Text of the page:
5. T.O.’s Star Spiked Tackle
September 24, 2000. Terrell Owens catches a touchdown pass for the 49ers against his former team, the Cowboys. He runs to the star at center field and stares skyward in defiance. Later in the game, he hauls in another, and runs to the center star to spike the ball on the star–only to be clobbered by Cowboys safety George Teague the second he delivers the spike. A fracas ensued. It would be easy to put this higher than #5, but given the general petulance of the entire gesture, and the negative response it drew and still draws as a part of T.O.’s legacy, it doesn’t deserve to beat out some of the other celebrations. Now, I’m no fan of the Cowboys, but however you see this controversial blip in NFL history, it is what it is–Owens’ childish gesture of anger at his former team.
4. Deion Sanders’ High Step & Dance
However you may feel about Deion as a sportscaster/sports personality, he was an absolute force of nature on the field during his career: 53 Interceptions with 1,331 return yards, 10 defensive touchdowns, 9 kickoff/punt return touchdowns with 5,642 return yards, 10 passes defensed, 10 forced fumbles, 492 tackles, and 784 receiving yards and 3 receiving touchdowns. Game. Changer.
And what did he do with all those picks and returned touchdowns? Hand on the back of the head, high steppin’ into the endzone, and the primetime dance. The hop-step, hesitation, hop-step. It’s so iconic that to this day players high step and hop step in homage to primetime. Light on your feet isn’t the phrase to describe his play; this (expletive deleted) floated. Primetime capitalized on his talent, iconically becoming, well, Primetime. Well played, Deion.
3. T.O.’s Popcorn
It was simple. It was improvised. It was sudden, and it was hilarious. In a Cowboys home game in the red zone against Green Bay, Terrell Owens runs a quick slant of sorts, and snatches a touchdown. He sits on the ground a moment, almost in relaxation, tosses the ball to the refs. His teammates maul him, then he asks for the ball back. He spots a group of fans wielding popcorn. He runs up to them, they hand him the popcorn in adulation, and ball in hand, pours the popcorn into his face mask in a spray of fluffed corn. It’s been .gif’ed, adored and admired for years as an image of what can be awesome about football showmanship. It was quick, spontaneous, hilarious and iconic. It gave hilarious weight to T.O.’s words, “get your popcorn ready.” That’s the right way to do it, T.O.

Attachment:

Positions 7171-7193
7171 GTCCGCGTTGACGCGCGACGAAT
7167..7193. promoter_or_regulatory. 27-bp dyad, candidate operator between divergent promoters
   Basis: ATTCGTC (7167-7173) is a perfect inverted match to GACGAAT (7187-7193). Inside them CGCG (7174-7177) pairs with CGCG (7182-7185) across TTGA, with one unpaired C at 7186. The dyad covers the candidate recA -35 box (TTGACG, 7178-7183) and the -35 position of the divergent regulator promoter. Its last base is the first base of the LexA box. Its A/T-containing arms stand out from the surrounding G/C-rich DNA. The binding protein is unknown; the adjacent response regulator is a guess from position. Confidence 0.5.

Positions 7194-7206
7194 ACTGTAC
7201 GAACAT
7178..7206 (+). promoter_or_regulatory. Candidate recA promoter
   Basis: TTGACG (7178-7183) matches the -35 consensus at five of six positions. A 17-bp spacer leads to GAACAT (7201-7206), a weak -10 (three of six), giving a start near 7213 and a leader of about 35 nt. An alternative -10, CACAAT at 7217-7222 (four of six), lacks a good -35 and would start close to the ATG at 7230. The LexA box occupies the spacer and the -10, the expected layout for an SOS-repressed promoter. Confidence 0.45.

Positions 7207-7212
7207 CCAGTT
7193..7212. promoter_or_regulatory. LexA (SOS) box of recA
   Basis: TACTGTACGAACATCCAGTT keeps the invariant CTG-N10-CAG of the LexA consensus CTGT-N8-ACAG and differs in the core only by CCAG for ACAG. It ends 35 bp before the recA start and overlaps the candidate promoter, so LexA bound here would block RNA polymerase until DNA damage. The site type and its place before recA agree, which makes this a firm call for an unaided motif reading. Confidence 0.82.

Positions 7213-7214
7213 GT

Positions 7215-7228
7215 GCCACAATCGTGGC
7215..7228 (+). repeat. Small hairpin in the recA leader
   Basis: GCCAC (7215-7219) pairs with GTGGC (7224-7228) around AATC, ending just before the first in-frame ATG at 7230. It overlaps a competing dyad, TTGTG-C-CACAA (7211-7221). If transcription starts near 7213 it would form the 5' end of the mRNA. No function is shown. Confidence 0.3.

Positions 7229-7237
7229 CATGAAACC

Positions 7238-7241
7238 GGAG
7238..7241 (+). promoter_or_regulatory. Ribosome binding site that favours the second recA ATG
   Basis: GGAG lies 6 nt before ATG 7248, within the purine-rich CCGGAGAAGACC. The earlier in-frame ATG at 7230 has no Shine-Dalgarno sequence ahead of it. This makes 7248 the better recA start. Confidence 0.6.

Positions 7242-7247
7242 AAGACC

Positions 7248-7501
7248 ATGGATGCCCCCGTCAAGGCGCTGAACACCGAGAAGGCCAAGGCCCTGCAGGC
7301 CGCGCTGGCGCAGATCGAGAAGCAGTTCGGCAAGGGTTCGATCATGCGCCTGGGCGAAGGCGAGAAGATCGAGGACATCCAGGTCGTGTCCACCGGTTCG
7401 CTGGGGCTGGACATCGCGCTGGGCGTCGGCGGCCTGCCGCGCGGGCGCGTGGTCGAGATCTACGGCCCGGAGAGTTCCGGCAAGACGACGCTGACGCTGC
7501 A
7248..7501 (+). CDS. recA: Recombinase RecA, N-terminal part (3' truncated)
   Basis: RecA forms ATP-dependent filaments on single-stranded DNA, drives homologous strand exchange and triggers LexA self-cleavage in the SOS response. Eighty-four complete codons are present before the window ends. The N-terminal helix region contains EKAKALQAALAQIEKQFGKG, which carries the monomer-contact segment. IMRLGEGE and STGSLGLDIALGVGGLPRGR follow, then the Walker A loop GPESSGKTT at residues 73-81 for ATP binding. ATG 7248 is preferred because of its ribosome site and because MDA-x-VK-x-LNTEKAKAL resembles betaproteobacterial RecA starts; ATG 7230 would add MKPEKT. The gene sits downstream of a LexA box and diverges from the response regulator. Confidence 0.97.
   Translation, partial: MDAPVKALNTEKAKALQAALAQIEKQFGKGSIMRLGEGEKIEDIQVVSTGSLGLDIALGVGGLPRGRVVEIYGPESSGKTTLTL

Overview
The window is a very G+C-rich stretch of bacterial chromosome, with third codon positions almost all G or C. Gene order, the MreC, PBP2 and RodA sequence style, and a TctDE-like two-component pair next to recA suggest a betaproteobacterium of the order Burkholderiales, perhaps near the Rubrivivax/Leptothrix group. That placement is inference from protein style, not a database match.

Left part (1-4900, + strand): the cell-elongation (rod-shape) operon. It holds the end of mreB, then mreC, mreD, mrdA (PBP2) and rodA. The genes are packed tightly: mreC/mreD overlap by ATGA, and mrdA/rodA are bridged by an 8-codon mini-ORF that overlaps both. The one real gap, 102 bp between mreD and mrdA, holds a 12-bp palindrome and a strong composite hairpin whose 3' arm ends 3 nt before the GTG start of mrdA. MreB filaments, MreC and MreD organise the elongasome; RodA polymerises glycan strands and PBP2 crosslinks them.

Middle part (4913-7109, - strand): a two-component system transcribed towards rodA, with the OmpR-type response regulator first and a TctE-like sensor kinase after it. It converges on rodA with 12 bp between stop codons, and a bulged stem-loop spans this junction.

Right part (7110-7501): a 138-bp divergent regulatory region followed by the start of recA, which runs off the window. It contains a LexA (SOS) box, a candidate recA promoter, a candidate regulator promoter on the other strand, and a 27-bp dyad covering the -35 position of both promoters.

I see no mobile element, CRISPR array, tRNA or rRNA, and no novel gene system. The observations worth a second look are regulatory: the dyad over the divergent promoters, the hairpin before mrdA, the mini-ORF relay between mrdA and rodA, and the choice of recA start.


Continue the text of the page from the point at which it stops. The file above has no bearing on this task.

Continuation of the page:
2. Joe’s Phone Call
2003, New Orleans Saints vs. The New York Giants. Joe Horn catches a wide seam in the end zone for a touchdown. He scampers to his feet instantaneously, the ball flying up into the air, and lifts up the goal post padding. Beneath is stashed a flip phone (my, times have changed) upon which he punches a few numbers, holds to his helmet and swaggers around the end zone, nodding with authority to his supposed liaison. He must’ve been calling his bank informing them he was about to be relieved of some money, because the fake phone call cost him $30,000 from an NFL fine. I mean, $30,000 is a lot for a hilarious gesture that doesn’t really spite the other team at all, but it was worth it. Now, a decade later, this is probably the only thing Joe Horn is remembered for. I mean, this was a pretty hilarious gesture with a lot of premeditation. What if he caught a TD in the other end zone? Did he stash two phones? Did he actually call his mom like he claimed? Makes me wonder how many cell phones were lost beneath goal post pads as Horn waited in anticipation to unleash this beauty.
1. Steve Smith’s Amazing Repertoire
I just couldn’t pick one of Steve Smith’s celebrations– I had to go with all of them. The man was a touchdown celebration innovator. Feisty, tough as nails, hard working, and hilarious. That’s how I’d describe Steve Smith on the field. He basically paved the way for other W.R.’s to create iconic touchdown celebrations. Using the ball as a rapier to ‘fence’ at the Buccaneers players after a touchdown was just amazing, the Mario jump-on-the-flagpole in Chicago was positively cartoonlike– he tossed away the ball and jumped to the top of the goal post padding with arms and legs wrapped around it, and slid to the bottom like Mario at the end of a level. Just fantastic. Another classic was the baby diaper; he laid the ball on the ground, lifted it delicately like a baby and wiped the underside of the ball like cleaning poo off a baby’s bottom. It was as absurd as it was gut busting. And perhaps my favorite, the rowboat. After the Viking’s players infamous ‘love boat’ scandal, Steve Smith scored on Minnesota, and sat down in the end zone paddling an invisible boat and looking over his shoulder in mock terror. It was gutsy, it was topical, it was absurd, and it to this day makes me laugh. Steve Smith, you truly are king of. . . whatever this is.